When I was writing my humor column for the student newspaper up at USU, there were a number of times I was tempted to take a stance on a serious political issue. When you're a white conservative Mormon getting a master's degree in the humanities, you encounter them often.
But every time I felt that temptation, I eventually set it aside. Not because I was afraid to speak my mind, but because I realized that partisan political commentary was not my role. My column was a respite from that battle, not a participant. When you live in a world that is saturated with bitter vitriol over all sorts of important political and social issues, you can feel burned out. You need a break. So in the same way that pulling out one of my old Far Side galleries used to help me re-set my internal perspective meter with a little well-needed humor, I wanted my columns to provide that necessary escape for my readers. Obviously they would be a vehicle for social commentary, but I wanted them to be a vehicle that welcomed both sides, and offered criticism in a way that would remind people that we're really all in the same boat.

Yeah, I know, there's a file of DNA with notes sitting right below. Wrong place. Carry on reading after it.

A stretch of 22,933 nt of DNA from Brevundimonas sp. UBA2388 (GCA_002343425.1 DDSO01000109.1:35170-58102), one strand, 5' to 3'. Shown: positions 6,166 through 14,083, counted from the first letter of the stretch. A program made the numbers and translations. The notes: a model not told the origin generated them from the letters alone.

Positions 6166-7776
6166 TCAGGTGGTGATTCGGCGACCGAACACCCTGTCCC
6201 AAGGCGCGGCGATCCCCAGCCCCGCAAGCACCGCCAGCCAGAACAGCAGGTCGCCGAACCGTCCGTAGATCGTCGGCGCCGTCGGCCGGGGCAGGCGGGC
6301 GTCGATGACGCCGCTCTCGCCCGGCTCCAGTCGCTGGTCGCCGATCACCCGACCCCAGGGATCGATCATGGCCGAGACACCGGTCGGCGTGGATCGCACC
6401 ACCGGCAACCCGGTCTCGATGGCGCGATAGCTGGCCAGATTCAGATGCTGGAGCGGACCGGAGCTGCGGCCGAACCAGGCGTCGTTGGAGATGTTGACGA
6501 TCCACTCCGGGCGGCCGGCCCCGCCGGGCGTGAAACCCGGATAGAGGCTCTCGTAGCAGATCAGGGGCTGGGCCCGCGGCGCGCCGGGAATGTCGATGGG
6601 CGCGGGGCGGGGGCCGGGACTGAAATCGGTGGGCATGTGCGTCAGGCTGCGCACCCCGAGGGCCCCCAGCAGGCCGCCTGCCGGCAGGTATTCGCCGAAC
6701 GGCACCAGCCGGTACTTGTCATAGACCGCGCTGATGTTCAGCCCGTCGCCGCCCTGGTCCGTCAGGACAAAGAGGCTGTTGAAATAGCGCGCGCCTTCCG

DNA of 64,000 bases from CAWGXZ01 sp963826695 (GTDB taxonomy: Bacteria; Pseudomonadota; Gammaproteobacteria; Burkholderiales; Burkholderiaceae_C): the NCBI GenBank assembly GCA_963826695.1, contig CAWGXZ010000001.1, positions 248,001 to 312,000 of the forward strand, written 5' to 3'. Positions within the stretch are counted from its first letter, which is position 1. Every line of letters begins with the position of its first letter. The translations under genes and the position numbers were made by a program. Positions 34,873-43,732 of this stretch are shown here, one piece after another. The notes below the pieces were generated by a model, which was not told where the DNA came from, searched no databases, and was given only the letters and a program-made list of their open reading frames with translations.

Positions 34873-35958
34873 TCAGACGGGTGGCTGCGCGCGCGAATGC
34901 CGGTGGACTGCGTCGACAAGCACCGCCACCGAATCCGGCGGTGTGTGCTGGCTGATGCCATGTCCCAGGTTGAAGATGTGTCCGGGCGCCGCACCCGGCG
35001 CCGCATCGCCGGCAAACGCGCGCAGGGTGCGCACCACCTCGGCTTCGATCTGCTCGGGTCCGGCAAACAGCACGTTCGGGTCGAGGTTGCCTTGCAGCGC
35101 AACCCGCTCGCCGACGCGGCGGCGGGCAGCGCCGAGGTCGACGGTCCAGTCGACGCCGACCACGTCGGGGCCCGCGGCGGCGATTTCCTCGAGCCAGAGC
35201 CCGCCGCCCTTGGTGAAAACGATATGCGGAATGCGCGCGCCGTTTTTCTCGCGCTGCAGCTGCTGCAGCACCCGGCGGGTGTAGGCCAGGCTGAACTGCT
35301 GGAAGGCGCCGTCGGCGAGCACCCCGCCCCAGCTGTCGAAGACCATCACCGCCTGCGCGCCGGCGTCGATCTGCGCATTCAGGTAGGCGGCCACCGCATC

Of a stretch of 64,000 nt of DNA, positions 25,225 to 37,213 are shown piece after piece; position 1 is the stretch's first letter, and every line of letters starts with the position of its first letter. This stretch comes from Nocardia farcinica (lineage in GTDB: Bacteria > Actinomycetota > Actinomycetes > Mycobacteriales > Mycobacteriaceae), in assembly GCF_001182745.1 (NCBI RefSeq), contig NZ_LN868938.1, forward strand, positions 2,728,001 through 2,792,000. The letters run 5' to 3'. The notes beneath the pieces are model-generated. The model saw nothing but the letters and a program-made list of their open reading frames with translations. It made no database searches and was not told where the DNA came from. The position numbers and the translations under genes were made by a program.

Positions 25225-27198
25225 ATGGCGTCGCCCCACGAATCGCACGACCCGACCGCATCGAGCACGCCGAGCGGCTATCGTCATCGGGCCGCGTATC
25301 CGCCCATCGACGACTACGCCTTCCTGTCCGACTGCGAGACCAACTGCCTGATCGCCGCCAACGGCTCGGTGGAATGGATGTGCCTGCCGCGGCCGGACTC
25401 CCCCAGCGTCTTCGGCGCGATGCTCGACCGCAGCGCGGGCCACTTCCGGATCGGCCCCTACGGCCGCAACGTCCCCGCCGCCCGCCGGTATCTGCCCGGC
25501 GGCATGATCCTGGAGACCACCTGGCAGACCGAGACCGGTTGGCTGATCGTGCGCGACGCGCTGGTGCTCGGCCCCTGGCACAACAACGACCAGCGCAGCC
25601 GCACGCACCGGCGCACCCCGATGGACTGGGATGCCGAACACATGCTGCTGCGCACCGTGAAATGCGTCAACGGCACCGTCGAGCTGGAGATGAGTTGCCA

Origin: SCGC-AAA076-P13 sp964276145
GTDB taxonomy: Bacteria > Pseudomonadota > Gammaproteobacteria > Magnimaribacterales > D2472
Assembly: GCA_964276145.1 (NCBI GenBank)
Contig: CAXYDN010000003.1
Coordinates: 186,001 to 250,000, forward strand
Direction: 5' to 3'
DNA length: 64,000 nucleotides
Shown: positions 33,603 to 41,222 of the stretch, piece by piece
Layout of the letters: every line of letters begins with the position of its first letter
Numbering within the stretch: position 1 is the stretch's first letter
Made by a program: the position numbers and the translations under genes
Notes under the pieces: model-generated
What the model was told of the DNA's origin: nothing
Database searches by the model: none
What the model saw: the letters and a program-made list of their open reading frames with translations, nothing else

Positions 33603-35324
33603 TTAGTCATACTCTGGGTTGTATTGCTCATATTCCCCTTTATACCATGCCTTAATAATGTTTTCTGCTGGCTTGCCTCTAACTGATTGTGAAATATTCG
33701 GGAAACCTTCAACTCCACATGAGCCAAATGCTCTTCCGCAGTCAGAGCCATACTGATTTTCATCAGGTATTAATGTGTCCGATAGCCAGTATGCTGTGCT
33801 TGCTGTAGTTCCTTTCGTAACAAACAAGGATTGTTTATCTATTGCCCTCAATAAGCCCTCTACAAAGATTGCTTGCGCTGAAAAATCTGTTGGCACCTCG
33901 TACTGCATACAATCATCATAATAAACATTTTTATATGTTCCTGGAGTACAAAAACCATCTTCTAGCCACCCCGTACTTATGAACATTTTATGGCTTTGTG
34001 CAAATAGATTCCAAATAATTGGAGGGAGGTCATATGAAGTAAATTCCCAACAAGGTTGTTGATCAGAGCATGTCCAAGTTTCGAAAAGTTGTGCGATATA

Four years later, as I spend nine or ten hours a day saturated in the world of the news media, I feel the same way. I realize that I may only have a few readers, and I realize that the social responsibility of some generic Google blog is painfully small, but I still need that respite, and I think my few readers do too. I'm also thinking that this blog hasn't been very funny lately--probably because it's reflecting my current status in life--and diving into politics isn't going to help that much.
So instead of go into a lot of detail over what's happening in the world of politics right now, instead of getting elated over the historic nature of this week's election--or the apprehension that is the other side of the coin--I just want to make one comment about my own experience this week, and then promise to reassert myself in the task of making you laugh.
Here it is:
This is probably the first presidential election I can remember where I have honestly felt like the outcome was going to make a direct impact on my future.
Maybe that means I'm finally growing up.
If that's true, I fully intend to retain my sense of humor. And whether you're on the right, the left, or a part of the vast confused sea of "undecideds" in the middle, I think you can agree that we're all going to need it.